Marine sharpshooters on target in the Mediterranean

Topic: Fighting armsFleet Air Arm

Elite Royal Marine snipers honed their marksmanship in the Mediterranean, shooting small targets from the back of a helicopter.

A team of sharpshooters from 42 Commando has accompanied the Navy’s main autumn deployment, the Littoral Response Group (Experimentation), using a Wildcat helicopter from 847 Naval Air Squadron as their ride into battle.

The snipers are intended to provide ‘top cover’ for commandos below – keeping a sharp eye on the battlefield for anything which may threaten their comrades: jet skis and fast-attack craft at sea, enemy snipers/troops and vehicles on land.

They are most likely to hit the headlines for their skill in shooting out the engines of go-fast boats racing across the Caribbean carrying illegal narcotics.

On numerous occasions, a superbly-aimed bullet fired by a commando sniper has brought the speedboat to a halt by wrecking the engine.

In the Med, the teams rolled out the large ‘killer tomato’ – a big, red inflatable which rolls on the surface.

It’s big and unmissable – up close. But pull away at a distance – and at altitude as much as 400 metres (over 1,300ft), with the ‘tomato’ pitching and rolling and wind, temperature and humidity all affecting the flight of a bullet, and a helicopter which never stops vibrating and it becomes a different prospect.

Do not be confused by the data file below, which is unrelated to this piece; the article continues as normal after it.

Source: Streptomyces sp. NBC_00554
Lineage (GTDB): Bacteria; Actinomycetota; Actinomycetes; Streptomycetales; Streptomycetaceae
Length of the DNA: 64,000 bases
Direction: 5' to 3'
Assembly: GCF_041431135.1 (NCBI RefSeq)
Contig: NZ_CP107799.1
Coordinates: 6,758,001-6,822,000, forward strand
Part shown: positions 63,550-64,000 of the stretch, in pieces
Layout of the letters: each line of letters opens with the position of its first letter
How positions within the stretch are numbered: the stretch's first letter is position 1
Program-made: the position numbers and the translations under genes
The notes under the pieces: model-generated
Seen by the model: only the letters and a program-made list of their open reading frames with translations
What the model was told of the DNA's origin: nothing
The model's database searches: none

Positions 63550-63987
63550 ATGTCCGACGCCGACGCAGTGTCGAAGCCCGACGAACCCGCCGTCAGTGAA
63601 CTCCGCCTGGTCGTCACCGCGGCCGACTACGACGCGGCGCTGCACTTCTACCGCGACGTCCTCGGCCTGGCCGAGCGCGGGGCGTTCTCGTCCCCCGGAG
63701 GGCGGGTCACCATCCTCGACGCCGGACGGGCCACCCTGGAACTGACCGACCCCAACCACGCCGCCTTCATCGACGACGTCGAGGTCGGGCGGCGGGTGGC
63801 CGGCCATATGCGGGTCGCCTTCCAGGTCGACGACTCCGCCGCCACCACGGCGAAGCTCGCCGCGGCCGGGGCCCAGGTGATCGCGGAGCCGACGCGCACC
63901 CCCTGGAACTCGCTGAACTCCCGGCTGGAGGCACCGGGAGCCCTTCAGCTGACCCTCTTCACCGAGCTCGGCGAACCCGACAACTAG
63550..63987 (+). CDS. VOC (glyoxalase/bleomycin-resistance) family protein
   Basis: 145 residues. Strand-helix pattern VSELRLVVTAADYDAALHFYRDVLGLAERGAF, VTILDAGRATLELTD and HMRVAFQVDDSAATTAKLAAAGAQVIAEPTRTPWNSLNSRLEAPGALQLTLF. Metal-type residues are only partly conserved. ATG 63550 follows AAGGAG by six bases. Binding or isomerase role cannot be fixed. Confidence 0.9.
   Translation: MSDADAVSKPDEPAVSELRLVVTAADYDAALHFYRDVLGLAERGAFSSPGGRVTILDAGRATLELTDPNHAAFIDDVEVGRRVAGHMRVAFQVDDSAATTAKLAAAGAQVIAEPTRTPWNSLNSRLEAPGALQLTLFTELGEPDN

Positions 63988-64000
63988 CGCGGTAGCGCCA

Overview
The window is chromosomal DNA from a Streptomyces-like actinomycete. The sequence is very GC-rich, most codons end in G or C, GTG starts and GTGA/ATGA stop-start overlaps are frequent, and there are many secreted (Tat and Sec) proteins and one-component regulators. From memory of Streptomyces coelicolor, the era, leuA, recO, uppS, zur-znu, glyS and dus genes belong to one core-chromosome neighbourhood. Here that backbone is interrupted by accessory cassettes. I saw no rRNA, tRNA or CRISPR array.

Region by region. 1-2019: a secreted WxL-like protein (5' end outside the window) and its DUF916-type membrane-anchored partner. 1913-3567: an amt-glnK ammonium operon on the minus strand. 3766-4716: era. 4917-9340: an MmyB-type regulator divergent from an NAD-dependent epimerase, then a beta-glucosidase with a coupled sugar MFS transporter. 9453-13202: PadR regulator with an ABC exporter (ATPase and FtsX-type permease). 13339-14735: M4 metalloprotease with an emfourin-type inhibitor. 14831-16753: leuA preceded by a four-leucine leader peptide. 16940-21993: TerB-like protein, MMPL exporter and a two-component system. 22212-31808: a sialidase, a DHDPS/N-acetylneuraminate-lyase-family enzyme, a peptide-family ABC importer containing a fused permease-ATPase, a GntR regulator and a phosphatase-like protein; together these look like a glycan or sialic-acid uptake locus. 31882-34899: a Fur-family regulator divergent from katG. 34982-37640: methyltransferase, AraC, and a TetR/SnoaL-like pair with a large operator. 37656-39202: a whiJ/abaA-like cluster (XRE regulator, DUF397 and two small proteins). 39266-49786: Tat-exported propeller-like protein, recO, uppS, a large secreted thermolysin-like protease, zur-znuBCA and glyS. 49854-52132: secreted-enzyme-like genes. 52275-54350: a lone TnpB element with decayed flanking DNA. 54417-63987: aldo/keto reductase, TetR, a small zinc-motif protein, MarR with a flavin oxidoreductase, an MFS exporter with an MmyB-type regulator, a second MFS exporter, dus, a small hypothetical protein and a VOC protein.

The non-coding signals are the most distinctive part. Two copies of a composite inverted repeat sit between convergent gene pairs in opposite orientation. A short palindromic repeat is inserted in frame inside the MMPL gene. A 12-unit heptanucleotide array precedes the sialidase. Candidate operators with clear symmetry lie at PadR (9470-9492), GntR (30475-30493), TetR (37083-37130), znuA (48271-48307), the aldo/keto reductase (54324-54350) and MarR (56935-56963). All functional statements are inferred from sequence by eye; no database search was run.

The snipers are equipped with the 7.62mm Sharpshooter rifle which fires a single shot. Or they can turn to the .5 calibre heavy machine-gun which can lay down some seriously lead but without the pinpoint accuracy and precision of the sniper rifle.

“As we are held on very high readiness, it has been great to practise our marksmanship and aerial firing skills out here on deployment,” said sniper Marine ‘Smudge’ Smith.

“The Wildcat helicopter is a very stable platform to deliver accurate and effective rounds on target.”

Using amphibious support ship RFA Lyme Bay as their base, Smudge and his comrades got in a four-hour shoot – including more than 3,000 machine-gun rounds fired – which tested not just the marksman in the rear of the Wildcat, but the pilot and observer, ship and air traffic controller, all in a different environment from the English Channel.

“While we routinely conduct aerial gunnery back home in the UK, operating from a ship in a very warm climate brings with it challenges and realism more difficult to replicate back home,” explained Wildcat pilot Captain Tom Arkell RM.

Lyme Bay and UK flagship HMS Albion, which comprise the core of Britain’s Littoral Strike Group, are now in Cyprus to take part in the international crisis-management Exercise Nemesis.

The Wildcat helicopter is a very stable platform to deliver accurate and effective rounds on target

Mne 'Smudge' Smith, 42 Commando